During our day trip to Sicily's northwestern extreme, we only had a couple hours to explore Trapani. That's not nearly enough time to do justice to this city of 70,000, but it was winter. Days are shorter, and we also had Erice to get to. So we confined ourselves to Trapani's historic center, which begins as the city branches off from the island and becomes a narrow strip of land jutting into the sea.
We've been in Palermo for almost two months now, and although we've gotten familiar with the main streets, the winding alleys still offer endless opportunities to get lost. And we often do, sometimes even on purpose. There's nothing like the bewildered frustration of being absolutely without orientation to inspire an attack of random photography.
In the 18th century, the elite of Palermo chose Bagheria as the place to escape city life and erect their villas. These remain into the present day, and give the town of 55,000 a peculiar feel. Gorgeous Baroque and Neoclassical villas with poetic names like Palagonia, Spedalotto and Serradifalco are spotted throughout the town, hidden among ugly newer constructions thrown together in the post-war years.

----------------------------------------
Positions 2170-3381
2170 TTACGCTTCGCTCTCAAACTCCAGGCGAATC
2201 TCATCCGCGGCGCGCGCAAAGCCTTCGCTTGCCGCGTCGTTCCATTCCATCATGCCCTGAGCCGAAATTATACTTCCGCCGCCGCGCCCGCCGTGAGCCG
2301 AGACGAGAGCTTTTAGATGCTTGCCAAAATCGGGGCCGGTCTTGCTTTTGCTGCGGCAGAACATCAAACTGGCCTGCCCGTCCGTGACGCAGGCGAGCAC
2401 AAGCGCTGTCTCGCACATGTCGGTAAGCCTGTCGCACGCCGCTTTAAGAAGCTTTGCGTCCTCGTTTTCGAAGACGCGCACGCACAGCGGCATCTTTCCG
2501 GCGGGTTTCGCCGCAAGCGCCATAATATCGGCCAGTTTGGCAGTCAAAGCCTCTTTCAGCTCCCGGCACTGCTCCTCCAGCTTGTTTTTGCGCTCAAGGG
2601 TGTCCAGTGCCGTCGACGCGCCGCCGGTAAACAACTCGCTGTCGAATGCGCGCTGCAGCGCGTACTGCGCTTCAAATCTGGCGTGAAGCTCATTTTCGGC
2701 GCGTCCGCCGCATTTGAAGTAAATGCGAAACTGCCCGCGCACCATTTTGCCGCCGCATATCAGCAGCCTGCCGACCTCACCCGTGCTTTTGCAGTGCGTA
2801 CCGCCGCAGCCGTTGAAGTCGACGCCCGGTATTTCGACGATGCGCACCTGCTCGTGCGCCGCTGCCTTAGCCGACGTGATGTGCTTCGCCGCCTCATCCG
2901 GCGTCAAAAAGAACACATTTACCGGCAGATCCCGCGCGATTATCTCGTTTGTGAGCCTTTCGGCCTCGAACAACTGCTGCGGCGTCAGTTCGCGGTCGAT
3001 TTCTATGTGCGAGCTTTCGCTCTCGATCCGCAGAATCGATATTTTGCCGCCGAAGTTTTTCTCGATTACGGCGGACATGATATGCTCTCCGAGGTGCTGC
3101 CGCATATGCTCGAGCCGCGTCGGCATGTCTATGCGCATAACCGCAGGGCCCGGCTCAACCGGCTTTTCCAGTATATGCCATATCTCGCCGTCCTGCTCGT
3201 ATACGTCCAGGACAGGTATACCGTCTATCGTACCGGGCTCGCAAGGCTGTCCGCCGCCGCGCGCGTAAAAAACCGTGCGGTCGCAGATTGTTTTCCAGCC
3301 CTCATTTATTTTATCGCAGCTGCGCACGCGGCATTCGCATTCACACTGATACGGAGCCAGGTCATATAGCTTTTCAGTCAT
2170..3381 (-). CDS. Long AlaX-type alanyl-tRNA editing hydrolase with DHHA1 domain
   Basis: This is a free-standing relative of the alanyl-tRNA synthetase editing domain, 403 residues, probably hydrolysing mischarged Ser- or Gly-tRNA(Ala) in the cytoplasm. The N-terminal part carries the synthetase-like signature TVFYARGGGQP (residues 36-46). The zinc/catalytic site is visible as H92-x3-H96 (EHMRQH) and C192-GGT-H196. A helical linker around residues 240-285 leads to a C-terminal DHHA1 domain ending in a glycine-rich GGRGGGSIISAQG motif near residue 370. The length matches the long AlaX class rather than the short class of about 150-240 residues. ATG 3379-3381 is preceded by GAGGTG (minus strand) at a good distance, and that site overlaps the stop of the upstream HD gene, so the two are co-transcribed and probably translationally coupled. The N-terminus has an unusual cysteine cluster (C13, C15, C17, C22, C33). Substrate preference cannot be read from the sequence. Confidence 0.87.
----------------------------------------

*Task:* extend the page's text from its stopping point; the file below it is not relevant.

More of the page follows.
Almost every day, it seems like another massive cruise ship docks at Palermo's port, and thousands of tourists pour out like molten lava. With only a few hours to see everything Palermo has to offer, they hop on the big double-decker sightseeing buses which cruise around the historic center. Maybe they'll have a chance to visit the Norman Palace or the Catacombs but, after a couple hours, it's right back onto the ship. I wonder how many of them are captivated by the city's charm, and promise themselves to return.
We've been here for about two weeks, and are just starting to adjust to life on Palermo's streets. On the chaotic alleyways of this city, scenes of striking beauty are almost as common as mountains of trash. But somehow, ancient elegance and modern grime work together well, giving Palermo an authentic feeling of life. If it all were clean and sparkly, the city wouldn't be nearly as captivating.